January 24, 2011 in Features

Dad must stay course with ex’s new friend

Armin Brott
 

Dear Mr. Dad: I was divorced in 2001, when my daughter was 1. She’s now 11. Here’s my dilemma. The person who was a big part of the divorce is still with my ex. But up until recently, my daughter knew him only as a cousin.

After all I’ve been through, I resent him when my daughter talks with him or spends time with him. Do I just keep swallowing my pride and let it go, or is this something I can talk about with her in a subtle way.

She understands that her mother and I were divorced but not that this guy was involved.

A: I totally get that you’re still angry with the guy your ex is involved with, and you have every right to resent his proximity to and relationship with your daughter. But be very, very careful. As painful as it is, you’re going to need to swallow your pride for a while longer – at least until your daughter comes right out and asks why you and her mom got divorced. When that day comes, you can – and should – tell her the truth. But do it in as calm a way as you can. Do not come across as attacking anyone. Just lay out the facts– and make sure they’re facts no one can argue with. The last thing you want is to get your daughter involved in a he-said-she-said kind of thing. She’ll end up in the middle, and that’s a place she should never be.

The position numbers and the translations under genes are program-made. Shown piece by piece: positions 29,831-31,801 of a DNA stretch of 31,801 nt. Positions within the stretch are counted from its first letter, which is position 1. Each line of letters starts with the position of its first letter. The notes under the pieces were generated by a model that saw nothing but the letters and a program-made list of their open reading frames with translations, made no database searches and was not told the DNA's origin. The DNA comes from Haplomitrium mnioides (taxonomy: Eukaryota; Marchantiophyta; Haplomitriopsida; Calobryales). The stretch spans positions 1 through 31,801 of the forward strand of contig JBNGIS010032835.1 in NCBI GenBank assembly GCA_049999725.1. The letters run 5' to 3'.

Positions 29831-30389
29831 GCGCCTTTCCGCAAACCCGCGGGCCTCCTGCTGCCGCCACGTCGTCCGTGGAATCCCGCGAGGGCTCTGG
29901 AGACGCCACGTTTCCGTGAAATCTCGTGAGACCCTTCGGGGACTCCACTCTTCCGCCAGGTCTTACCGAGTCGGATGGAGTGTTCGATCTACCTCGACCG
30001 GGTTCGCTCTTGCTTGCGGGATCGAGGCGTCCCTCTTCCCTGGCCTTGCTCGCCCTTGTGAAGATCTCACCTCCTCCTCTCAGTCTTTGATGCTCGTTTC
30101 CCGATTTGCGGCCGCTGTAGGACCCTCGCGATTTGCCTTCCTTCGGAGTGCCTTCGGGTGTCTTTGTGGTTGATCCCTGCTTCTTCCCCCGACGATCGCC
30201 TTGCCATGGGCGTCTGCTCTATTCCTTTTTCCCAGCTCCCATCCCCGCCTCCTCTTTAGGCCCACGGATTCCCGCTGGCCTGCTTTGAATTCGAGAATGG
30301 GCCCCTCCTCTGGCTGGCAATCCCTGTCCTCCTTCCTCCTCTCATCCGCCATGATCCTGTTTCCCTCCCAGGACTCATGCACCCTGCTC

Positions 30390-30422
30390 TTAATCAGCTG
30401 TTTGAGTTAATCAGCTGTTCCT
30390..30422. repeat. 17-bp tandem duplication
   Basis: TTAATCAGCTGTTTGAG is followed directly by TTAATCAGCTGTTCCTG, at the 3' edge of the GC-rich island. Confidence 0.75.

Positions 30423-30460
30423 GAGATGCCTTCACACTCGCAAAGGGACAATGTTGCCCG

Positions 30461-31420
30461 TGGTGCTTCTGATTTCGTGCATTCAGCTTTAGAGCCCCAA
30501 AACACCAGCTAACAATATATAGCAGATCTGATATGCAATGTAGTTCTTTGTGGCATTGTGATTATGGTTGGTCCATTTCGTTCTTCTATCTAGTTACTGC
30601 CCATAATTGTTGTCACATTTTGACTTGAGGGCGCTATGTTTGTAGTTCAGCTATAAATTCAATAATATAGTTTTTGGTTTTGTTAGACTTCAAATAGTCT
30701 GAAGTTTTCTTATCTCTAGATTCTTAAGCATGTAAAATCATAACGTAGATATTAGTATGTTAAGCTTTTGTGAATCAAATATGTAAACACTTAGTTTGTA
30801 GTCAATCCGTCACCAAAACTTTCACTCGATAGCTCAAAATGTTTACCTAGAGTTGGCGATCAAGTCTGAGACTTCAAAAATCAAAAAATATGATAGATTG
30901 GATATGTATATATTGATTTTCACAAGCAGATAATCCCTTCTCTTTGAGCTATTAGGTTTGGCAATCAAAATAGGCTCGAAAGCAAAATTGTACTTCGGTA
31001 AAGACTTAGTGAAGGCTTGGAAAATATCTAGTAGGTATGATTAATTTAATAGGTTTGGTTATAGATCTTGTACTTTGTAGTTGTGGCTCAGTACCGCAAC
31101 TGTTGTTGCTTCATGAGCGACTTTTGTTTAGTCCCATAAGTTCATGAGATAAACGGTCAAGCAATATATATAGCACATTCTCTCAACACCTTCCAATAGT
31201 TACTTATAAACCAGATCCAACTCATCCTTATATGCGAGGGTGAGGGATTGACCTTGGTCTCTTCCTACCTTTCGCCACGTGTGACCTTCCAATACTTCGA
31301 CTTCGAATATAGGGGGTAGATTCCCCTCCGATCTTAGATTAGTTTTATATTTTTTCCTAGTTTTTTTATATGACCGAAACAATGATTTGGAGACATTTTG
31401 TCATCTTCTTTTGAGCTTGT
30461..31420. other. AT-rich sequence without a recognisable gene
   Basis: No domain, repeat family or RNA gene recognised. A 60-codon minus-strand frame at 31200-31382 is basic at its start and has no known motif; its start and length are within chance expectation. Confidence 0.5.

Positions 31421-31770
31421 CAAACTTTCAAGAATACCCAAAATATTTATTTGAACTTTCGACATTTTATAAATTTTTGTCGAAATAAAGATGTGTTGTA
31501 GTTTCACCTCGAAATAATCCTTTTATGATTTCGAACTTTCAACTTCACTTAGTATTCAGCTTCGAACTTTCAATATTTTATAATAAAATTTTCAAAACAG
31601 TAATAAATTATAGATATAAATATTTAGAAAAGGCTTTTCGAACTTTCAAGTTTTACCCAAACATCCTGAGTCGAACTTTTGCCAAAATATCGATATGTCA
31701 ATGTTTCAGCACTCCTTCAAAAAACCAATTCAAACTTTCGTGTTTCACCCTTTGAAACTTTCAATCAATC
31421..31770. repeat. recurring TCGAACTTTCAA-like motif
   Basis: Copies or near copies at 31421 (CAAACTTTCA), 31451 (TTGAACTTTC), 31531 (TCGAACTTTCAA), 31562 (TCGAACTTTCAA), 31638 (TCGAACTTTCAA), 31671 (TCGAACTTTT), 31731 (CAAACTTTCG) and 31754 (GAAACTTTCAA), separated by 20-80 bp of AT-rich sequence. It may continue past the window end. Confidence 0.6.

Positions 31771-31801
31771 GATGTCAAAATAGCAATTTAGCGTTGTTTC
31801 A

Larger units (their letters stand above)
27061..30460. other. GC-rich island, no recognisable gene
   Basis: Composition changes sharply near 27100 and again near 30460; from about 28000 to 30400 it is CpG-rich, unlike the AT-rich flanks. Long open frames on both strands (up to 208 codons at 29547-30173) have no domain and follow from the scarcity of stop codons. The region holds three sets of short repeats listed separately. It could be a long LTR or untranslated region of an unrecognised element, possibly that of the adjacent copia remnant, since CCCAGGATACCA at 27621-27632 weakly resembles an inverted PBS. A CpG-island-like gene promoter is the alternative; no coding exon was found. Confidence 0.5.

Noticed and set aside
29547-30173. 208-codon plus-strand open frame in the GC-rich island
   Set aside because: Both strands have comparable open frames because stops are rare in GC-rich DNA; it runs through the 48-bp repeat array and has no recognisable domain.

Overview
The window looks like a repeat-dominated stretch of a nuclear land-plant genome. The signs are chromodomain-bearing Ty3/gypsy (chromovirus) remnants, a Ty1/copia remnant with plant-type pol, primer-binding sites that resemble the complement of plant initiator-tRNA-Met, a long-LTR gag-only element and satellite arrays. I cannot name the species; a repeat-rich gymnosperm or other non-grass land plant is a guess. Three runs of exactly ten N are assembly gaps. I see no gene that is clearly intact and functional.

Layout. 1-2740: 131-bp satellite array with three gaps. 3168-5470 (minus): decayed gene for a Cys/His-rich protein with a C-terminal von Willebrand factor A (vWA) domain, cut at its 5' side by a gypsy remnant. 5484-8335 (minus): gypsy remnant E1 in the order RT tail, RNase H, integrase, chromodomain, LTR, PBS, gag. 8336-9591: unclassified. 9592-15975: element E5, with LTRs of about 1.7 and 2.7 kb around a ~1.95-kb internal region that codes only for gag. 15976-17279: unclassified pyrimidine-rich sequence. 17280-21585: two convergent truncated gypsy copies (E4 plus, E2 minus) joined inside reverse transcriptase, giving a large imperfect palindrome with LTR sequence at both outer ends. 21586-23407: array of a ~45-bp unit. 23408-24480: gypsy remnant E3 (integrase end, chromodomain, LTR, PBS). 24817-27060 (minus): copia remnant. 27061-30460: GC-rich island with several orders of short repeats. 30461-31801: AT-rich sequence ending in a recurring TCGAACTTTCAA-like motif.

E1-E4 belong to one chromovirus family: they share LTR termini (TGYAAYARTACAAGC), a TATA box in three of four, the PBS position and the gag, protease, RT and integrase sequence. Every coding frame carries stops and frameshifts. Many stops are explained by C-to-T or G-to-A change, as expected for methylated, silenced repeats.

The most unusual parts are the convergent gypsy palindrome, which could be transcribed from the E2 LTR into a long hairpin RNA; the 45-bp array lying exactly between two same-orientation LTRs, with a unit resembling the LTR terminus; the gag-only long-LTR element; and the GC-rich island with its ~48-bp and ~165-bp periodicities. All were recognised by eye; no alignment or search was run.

Like it or not, your ex’s friend is a part of your daughter’s life. Don’t do anything hostile or vindictive. There is absolutely no upside to that. The only thing that will come of it is that your ex and, most likely, your daughter, will turn on you, and you’ll become the bad guy.

Dear Mr. Dad: My 6-year-old son is behaving aggressively. Just yesterday, he was suspended from school for two days because he poked another child in the eye with a pencil.

Fortunately, the other kid wasn’t seriously injured. And not long before that, he poked his sister (who’s 10) with a pair of scissors. I’ve tried time-outs, talking to him, removing toys from his room, not letting him have play dates or watch TV, and I’m not sure what to do next. Can you recommend any books on discipline?

A: It sounds like you’re doing all the right things. And yes, there are a lot of great discipline books out there. But you’re way, way beyond the book stage. If your son were just pushing kids or snatching toys away from them, some new discipline strategies might help.

But he’s doing things that could cause serious damage to others. You need to get your son evaluated right away by a good child psychologist. The school nurse or the principal will probably have a list.

If they don’t, ask your pediatrician for some recommendations. Clearly, there’s something going on here that’s well beyond anything you can deal with on your own. Make an appointment today — before your son does something truly horrific.

Find resources for fathers at www.mrdad.com


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